Two groups of eight students worked at the Food Bank’s fast-paced warehouse, sorting breads for shipping. The activity was part of the school’s community-based learning curriculum.
“Harry Chapin Food Bank has organized areas that allow students to work in an assembly line to sort food products,” explains L.I.F.E. Academy instructor Sheena Paivandy. “Our students practiced math, vocational, and social skills on the job. They learned one-to-one correspondence in marking off bar codes, and practiced math sorting as they placed products into categories.”
The L.I.F.E. Academy students also learned about hunger issues in our community while volunteering at the Food Bank.
“The Food Bank has been very warm in extending days and times for students to volunteer,” continues Paivandy. “Some of our students have even gone back to volunteer outside of school!”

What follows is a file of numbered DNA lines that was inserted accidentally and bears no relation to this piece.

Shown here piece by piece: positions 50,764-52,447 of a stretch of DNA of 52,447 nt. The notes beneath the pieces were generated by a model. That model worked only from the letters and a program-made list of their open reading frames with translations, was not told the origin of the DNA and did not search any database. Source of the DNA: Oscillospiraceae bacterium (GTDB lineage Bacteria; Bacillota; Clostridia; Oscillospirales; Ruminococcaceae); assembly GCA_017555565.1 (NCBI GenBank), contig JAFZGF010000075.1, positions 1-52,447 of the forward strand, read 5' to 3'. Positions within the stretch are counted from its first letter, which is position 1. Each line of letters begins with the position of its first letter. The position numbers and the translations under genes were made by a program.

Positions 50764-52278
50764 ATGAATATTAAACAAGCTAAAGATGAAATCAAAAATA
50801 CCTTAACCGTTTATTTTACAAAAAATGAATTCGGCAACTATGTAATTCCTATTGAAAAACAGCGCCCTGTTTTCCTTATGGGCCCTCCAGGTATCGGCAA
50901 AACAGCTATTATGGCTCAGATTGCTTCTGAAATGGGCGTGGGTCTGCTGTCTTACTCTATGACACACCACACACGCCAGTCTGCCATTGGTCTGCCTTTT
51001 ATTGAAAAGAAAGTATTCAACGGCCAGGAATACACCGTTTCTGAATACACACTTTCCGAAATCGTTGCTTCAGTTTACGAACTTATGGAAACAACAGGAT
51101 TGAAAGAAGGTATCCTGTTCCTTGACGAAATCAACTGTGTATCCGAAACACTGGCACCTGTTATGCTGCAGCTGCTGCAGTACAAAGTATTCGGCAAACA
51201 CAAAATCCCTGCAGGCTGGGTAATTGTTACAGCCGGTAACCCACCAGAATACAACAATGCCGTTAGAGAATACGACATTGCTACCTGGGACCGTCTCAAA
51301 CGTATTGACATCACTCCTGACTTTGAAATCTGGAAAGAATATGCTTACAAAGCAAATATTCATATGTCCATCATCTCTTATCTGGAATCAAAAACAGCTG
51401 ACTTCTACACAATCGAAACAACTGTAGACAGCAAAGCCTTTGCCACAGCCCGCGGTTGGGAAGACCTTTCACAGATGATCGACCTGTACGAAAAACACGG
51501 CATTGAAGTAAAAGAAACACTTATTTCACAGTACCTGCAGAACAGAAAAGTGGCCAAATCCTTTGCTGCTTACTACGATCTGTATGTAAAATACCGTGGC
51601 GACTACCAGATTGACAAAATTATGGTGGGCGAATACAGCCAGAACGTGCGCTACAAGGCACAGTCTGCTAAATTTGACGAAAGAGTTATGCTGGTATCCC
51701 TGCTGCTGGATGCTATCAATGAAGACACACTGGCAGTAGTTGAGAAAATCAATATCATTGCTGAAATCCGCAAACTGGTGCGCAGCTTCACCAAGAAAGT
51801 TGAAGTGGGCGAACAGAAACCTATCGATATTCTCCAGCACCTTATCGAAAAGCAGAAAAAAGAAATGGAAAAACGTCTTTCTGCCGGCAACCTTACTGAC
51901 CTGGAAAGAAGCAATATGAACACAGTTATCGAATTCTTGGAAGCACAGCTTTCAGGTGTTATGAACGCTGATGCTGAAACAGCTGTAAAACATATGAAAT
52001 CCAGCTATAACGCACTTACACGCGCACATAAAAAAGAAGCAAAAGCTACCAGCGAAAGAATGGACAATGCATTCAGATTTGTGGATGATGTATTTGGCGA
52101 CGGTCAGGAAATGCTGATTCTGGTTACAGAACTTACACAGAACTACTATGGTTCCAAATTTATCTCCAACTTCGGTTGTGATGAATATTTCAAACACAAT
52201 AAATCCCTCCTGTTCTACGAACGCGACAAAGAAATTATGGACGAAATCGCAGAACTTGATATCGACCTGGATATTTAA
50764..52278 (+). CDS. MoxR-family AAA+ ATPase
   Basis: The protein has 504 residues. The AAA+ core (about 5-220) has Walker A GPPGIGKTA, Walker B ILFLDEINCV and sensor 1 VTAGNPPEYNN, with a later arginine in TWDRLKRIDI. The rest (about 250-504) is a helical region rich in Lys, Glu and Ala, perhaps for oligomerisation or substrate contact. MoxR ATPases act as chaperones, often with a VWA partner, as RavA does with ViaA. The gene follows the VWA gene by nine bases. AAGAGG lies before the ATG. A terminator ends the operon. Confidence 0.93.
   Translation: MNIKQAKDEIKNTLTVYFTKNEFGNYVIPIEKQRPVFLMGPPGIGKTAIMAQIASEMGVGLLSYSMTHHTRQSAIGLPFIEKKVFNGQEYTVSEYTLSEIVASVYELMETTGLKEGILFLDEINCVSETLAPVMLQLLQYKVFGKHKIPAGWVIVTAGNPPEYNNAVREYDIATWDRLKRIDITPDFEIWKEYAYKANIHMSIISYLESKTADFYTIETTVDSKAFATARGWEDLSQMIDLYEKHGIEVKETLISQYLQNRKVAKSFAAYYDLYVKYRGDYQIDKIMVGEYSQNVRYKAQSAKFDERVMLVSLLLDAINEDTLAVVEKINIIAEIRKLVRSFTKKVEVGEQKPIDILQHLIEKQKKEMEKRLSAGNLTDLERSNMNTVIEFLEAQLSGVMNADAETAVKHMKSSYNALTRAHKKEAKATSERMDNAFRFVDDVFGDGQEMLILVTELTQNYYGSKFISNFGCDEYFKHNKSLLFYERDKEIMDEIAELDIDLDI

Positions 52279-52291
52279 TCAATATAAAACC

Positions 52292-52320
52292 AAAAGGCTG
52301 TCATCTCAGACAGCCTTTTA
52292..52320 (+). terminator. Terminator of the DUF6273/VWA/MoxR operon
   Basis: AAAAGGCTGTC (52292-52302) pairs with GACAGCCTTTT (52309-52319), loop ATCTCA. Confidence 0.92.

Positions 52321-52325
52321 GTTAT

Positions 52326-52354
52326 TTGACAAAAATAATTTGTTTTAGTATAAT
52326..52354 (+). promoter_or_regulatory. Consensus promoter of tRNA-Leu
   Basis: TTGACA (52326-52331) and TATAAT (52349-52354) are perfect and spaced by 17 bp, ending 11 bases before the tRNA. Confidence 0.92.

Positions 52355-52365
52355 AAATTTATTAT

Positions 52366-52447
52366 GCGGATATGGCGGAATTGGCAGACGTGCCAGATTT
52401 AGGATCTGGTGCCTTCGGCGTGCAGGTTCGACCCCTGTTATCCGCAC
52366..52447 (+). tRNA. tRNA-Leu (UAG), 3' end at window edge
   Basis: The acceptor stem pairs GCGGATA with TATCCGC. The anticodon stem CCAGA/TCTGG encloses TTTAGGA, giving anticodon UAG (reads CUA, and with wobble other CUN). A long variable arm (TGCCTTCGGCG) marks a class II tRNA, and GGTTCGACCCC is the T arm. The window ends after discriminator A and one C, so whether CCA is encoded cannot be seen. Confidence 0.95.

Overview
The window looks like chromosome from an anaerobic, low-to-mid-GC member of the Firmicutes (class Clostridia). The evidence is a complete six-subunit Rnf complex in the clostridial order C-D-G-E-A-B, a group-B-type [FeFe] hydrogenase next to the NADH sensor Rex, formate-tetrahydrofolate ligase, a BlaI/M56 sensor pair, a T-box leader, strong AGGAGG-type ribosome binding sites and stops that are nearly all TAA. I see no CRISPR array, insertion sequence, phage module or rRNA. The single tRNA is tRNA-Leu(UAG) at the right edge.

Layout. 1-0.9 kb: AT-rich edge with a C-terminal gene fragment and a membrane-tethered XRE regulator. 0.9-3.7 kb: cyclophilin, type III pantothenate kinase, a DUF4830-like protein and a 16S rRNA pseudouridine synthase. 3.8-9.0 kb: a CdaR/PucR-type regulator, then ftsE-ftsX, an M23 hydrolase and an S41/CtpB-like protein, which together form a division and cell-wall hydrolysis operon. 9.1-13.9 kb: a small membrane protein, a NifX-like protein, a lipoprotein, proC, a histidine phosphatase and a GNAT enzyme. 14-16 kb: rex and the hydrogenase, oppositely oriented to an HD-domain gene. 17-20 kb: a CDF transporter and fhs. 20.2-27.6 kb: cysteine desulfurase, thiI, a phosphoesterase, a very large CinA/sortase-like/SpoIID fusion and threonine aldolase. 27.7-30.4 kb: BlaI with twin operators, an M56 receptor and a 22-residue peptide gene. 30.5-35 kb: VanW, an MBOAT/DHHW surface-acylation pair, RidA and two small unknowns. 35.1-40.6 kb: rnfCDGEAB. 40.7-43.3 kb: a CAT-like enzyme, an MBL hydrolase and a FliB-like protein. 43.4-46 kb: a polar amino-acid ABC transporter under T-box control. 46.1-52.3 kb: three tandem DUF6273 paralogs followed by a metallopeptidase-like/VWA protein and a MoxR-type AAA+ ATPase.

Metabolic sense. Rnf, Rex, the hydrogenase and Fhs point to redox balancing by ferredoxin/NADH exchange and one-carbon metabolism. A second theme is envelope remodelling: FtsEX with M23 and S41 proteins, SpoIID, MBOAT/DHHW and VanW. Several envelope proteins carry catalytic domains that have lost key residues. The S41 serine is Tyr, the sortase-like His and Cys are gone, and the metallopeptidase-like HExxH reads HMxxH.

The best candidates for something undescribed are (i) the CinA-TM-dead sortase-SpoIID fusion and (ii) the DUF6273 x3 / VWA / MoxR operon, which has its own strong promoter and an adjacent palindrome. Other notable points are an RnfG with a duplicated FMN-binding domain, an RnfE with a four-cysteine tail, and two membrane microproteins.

L.I.F.E. Academy students also recently learned more vocational skills while volunteering at BJ’s Wholesale Club in Cape Coral.
“Volunteering and shadowing experiences are important for our students because they receive the opportunity to observe different types of vocations,” says Paivandy. “At the same time, they receive support from experts and veterans in that field. Having support from career personnel is important because students have a model to imitate and provide guidance.”
The Goodwill L.I.F.E. Academy is a tuition-free, open-enrollment Lee County charter school for middle and high school students with developmental disabilities. The school’s curriculum is designed to promote self-advocacy, and develop life skills for independent living, by focusing on academic skills, daily life skills and vocational/workforce skills.
The L.I.F.E. Academy is currently accepting students for 2013 enrollment. For more information about the Goodwill L.I.F.E. Academy, please visit the school’s website at http://www.GoodwillLIFEAcademy.org.